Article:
Animals Angels’ Light Up the Sky

Every year, Animals’-Angels USA holds a vigil by candle light that lights up the sky with the love of humans for animals.  Let me put that another way:  lights up the sky with the love we hold for the others we share this planet with.  I sent a very, very personal missive to AA last year about the horses I grew up with…horses whose very presence lightened a childhood and adolescence fraught with, well, personal and family contradictions I agonized over.  I wasn’t much different from people my age, some of whom knew worse, I’m sure.

Here I offer words I wrote when the CHDC held a Memorial when the Norval Slaughterhouse in Ontario was finally and permanently shut down; the Memorial was held on May 1, 2011 (I posted on that somewhere; look thru my Horse posts).  These slaughtered equines–horses, minis, donkeys, mules and burros–were all owned equines whose service to us went unthanked, ultimately unappreciated to the point of not mere death, but a peculiarly human-engineered death…that of the terror of transport away from safety and love and human kindness to the cruel, unfeeling pathology of the abattoir.  AA’s Vigil is on December 10th of this year:  send your personal tribute to the animal(s) of your choice now.  Herman Melville said:  ‘Silence is the voice of God’…maybe so, but He can see alright, and our candles will be a beacon of love He can hardly miss.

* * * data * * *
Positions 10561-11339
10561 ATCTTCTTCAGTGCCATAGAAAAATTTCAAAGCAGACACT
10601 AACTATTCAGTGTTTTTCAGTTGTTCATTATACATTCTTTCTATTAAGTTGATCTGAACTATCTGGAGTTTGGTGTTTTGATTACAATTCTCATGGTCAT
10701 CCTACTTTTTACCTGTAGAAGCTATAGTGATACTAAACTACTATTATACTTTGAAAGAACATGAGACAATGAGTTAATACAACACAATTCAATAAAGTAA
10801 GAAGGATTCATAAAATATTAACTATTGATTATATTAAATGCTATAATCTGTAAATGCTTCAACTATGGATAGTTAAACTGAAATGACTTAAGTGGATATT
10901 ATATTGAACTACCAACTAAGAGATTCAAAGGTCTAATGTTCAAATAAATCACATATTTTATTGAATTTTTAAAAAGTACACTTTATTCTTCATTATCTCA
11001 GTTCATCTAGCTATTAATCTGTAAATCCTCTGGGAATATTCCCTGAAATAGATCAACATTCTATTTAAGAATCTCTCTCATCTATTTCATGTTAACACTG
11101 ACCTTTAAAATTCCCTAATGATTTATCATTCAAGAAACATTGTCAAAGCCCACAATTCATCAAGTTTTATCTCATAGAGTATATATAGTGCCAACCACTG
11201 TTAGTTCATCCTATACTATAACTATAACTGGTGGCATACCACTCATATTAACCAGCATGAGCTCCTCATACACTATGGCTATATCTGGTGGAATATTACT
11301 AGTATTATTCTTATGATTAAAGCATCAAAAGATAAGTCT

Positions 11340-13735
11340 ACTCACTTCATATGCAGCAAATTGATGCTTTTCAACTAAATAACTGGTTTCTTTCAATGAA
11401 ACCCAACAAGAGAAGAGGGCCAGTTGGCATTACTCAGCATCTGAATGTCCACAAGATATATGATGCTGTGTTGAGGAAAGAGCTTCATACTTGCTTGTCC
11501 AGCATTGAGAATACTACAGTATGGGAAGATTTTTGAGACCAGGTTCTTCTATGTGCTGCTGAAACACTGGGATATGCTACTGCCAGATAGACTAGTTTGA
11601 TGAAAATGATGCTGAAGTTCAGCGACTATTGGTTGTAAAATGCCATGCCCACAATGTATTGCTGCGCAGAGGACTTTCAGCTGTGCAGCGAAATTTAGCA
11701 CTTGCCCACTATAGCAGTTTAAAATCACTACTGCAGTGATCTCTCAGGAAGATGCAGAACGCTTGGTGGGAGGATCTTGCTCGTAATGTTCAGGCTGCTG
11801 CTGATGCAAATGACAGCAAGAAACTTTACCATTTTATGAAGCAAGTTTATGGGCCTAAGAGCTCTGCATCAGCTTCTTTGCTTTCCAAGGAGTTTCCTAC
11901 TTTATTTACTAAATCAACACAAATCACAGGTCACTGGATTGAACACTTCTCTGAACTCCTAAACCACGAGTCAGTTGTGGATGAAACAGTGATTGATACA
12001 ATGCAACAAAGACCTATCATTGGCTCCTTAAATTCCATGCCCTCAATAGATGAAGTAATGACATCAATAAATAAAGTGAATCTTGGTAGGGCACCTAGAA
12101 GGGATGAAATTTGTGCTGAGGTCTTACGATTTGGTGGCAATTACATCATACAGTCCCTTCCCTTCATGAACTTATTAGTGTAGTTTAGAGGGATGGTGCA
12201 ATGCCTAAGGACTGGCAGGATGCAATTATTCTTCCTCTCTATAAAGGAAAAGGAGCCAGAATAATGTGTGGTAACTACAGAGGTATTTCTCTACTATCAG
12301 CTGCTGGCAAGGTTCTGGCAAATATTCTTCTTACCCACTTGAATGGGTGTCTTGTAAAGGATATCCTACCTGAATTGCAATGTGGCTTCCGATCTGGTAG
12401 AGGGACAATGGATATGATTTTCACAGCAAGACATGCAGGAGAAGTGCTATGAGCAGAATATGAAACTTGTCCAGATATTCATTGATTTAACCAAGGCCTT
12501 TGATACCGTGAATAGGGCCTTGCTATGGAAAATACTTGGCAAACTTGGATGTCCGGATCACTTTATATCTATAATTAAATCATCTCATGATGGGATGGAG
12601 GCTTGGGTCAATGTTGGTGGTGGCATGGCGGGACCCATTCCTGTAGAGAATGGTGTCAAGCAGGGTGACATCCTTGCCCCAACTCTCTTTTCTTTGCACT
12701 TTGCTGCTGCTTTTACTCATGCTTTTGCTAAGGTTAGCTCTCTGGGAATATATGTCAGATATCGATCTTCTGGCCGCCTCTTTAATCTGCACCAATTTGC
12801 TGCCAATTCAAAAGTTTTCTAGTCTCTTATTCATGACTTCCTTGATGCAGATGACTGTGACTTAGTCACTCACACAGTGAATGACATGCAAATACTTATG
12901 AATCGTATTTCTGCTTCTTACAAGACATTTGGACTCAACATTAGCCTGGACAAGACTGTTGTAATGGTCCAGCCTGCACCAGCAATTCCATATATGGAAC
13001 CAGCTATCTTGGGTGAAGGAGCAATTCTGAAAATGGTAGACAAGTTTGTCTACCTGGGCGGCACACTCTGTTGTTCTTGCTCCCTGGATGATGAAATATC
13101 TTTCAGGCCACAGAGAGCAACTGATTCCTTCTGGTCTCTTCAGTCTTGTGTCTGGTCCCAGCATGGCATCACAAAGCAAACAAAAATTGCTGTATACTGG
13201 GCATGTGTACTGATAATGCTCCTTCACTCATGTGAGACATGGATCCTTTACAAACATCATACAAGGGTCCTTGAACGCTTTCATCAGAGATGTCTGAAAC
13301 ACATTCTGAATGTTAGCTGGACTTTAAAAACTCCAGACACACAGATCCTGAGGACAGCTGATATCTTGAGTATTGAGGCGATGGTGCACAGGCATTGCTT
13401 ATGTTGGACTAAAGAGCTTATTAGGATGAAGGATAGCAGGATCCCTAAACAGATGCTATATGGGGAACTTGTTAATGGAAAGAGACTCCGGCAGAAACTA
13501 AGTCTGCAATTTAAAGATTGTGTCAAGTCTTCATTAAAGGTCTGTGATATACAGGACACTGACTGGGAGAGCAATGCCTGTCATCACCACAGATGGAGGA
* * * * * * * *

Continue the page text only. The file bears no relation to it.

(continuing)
And so I wrote to, and for, the horses who passed through Cerberus at the Norval Horse Slaughterhouse…

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from Sito Italian Horse Protection Society

As a second-generation Canadian of Italian descent, I offer you the following:  La Commissione Europea fallisce nel proteggere gli animali trasportati verso il mattatoi.

The abhorrence towards the slaughter of horses is worldwide…don’t doubt that for one minute.  From www.horseprotection.it

Relazione della Comunità Europea sul trasporto degli animali: la Commissione Europea fallisce nel proteggere gli animali trasportati verso i mattatoi in Europa.
86 organizzazioni non governative europee chiedono la soppressione dei trasporti sulla lunga distanza.
Quasi 900.000 cittadini europei e più di 70 Parlamentari Europei aderiscono alla campagna ‘8hours’.

– Rilasciato oggi un nuovo video sul trasporto su lunga distanza-
Oggi il Comitato Direttivo Generale per la Salute e i Consumatori (DG SANCO) della Commissione Europea ha reso nota la sua relazione sull’impatto della Disposizione 1/2005 sulla protezione degli animali trasportati e sui flussi commerciali di animali vivi nella Comunità allargata.Clicca qui per visionare la relazione.
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An Aside to the Primer on Horse Slaughter

ALERT:  Several of the email alerts I received yesterday stated that the US has decided to re-instate monies so that USDA workers can “inspect” horse abattoirs if and when they re-open for business.  Go here http://www.awionline.org/content/handful-legislators-condemn-horses-usda-approved-abuse    or here   http:///horsebackmagazine.com/hb/archives/12598  for more information.  AMERICANS, go here to learn how your own state can combat this backward thinking: lauraallen@animallawcoalition.com